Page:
What are Cannabinoids?
By Dr Ananya Mandal, MD
Cannabinoids are naturally occurring compounds found in the Cannabis sativa plant. Of over 480 different compounds present in the plant, only around 66 are termed cannabinoids.
The most well known among these compounds is the delta-9-tetrahydrocannabinol (Δ9-THC), which is the main psychoactive ingredient in cannabis. Cannabidiol (CBD) is another important component, which makes up about 40% of the plant resin extract.
Classes of Cannabinoids
The cannabinoids are separated into the following subclasses:
- Cannabigerols (CBG)
- Cannabichromenes (CBC)
- Cannabidiol (CBD)
- Tetrahydrocannabinol (THC)
- Cannabinol (CBN)
- Cannabinodiol (CBDL)
- Other cannabinoids including cannabicyclol (CBL), cannabielsoin (CBE) and cannabitriol (CBT)
Effects of cannabinoids
Cannabinoids exert their effects by interacting with specific cannabinoid receptors present on the surface of cells.
These receptors are found in different parts of the central nervous system and the two main types of cannabinoid receptors in the body are CB1 and CB2.
In 1992, a naturally occurring substance in the brain that binds to CB1 was discovered, called anandamide. This cannabinoid-like chemical and others that were later discovered are referred to as endocannabinoids. T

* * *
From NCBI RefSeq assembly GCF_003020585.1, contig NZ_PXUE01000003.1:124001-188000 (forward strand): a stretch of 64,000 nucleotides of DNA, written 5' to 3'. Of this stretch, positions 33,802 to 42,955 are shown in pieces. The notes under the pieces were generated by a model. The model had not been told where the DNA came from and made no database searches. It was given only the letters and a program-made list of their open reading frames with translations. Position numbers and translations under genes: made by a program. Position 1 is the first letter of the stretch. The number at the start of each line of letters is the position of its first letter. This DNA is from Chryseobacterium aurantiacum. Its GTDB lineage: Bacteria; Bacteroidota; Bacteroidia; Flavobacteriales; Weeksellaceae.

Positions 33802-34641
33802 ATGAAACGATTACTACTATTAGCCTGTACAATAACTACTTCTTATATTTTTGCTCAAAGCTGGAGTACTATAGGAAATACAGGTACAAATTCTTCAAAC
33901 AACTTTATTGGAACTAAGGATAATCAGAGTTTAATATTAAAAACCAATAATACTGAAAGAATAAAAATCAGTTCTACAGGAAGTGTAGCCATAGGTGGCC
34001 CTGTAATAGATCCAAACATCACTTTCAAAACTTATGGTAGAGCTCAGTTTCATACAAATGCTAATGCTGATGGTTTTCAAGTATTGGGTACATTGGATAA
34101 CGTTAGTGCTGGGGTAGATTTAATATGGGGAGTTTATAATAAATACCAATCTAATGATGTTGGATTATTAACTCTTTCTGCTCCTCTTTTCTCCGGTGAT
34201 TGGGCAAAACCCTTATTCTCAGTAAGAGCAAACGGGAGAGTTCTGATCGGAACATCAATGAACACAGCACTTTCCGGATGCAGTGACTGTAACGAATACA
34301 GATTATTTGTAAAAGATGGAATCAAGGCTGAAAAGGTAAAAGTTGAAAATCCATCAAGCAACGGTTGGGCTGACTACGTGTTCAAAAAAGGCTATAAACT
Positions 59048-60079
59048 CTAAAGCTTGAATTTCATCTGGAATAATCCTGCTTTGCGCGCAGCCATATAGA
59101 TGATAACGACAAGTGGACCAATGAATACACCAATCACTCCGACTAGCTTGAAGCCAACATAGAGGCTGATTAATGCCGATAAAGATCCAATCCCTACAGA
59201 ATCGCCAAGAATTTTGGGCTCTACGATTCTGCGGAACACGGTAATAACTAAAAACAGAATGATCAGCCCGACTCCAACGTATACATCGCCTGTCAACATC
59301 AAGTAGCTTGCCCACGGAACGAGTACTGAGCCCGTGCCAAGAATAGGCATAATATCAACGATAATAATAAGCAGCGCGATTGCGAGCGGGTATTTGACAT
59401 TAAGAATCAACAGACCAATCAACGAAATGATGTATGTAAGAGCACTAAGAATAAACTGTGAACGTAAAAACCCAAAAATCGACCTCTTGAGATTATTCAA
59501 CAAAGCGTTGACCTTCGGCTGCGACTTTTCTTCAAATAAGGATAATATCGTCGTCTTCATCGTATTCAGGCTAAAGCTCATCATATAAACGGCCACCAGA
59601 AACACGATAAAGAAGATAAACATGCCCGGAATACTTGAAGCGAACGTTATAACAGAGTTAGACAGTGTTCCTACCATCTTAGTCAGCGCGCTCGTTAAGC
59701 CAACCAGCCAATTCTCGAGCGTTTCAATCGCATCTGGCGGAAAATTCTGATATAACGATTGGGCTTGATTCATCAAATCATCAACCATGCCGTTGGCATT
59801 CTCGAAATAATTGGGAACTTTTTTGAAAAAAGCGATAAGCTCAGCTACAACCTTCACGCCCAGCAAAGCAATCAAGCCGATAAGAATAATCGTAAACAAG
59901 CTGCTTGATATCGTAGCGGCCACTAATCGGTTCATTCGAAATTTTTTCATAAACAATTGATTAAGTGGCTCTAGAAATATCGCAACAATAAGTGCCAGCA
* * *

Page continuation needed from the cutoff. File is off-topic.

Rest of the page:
he effects of cannabinoids depends on the brain area involved. Effects on the limbic system may alter the memory, cognition and psychomotor performance; effects on the mesolimbic pathway may affect the reward and pleasure responses and pain perception may also be altered.
Differences between cannabinoids
The main way in which the cannabinoids are differentiated is based on their degree of psychoactivity. For example, CBG, CBC and CBD are not known to be psychologically active agents whereas THC, CBN and CBDL along with some other cannabinoids are known to have varying degrees of psychoactivity.
The most abundant of the cannabinoids is CBD, which is thought to have anti-anxiety effects, possibly counteracting the psychoactive effects of THC.
When THC is exposed to the air, it becomes oxidized and forms CBN which also interacts with THC to lessen its impact. This is why cannabis that has been left out unused will have less potent effects when smoked, due to the increased CBN to THC ratio.
Reviewed by Sally Robertson, BSc